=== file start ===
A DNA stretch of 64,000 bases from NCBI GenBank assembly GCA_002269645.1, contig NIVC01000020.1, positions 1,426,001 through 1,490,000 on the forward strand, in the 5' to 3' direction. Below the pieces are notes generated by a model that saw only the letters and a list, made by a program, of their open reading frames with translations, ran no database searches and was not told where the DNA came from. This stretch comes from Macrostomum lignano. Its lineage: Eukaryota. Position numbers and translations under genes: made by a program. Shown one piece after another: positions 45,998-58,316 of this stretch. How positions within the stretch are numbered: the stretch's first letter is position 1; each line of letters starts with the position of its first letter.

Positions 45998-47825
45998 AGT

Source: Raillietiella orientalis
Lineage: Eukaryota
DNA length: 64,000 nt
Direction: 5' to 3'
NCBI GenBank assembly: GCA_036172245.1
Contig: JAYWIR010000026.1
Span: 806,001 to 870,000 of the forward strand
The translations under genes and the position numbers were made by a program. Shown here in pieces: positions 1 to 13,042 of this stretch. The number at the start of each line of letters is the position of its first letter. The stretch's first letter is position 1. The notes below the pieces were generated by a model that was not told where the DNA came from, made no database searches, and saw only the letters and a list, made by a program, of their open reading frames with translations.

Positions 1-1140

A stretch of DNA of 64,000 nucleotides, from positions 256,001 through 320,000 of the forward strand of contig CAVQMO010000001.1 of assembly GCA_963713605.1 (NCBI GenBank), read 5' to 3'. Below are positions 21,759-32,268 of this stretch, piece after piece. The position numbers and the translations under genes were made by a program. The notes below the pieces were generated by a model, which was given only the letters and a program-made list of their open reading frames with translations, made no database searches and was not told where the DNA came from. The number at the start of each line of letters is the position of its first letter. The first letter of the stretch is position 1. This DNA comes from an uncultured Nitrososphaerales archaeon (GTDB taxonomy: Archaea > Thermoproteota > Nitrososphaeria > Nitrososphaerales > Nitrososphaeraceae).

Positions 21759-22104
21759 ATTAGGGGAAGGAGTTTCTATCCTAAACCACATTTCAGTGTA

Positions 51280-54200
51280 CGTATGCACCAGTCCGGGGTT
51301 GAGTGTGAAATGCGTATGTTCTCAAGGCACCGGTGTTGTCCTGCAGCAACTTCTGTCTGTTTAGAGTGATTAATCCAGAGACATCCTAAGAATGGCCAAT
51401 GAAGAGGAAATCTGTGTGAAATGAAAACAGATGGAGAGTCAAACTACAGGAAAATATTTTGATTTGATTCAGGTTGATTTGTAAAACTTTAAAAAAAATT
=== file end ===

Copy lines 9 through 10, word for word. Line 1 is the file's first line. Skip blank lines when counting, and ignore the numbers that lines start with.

Contig: JAYWIR010000026.1
Span: 806,001 to 870,000 of the forward strand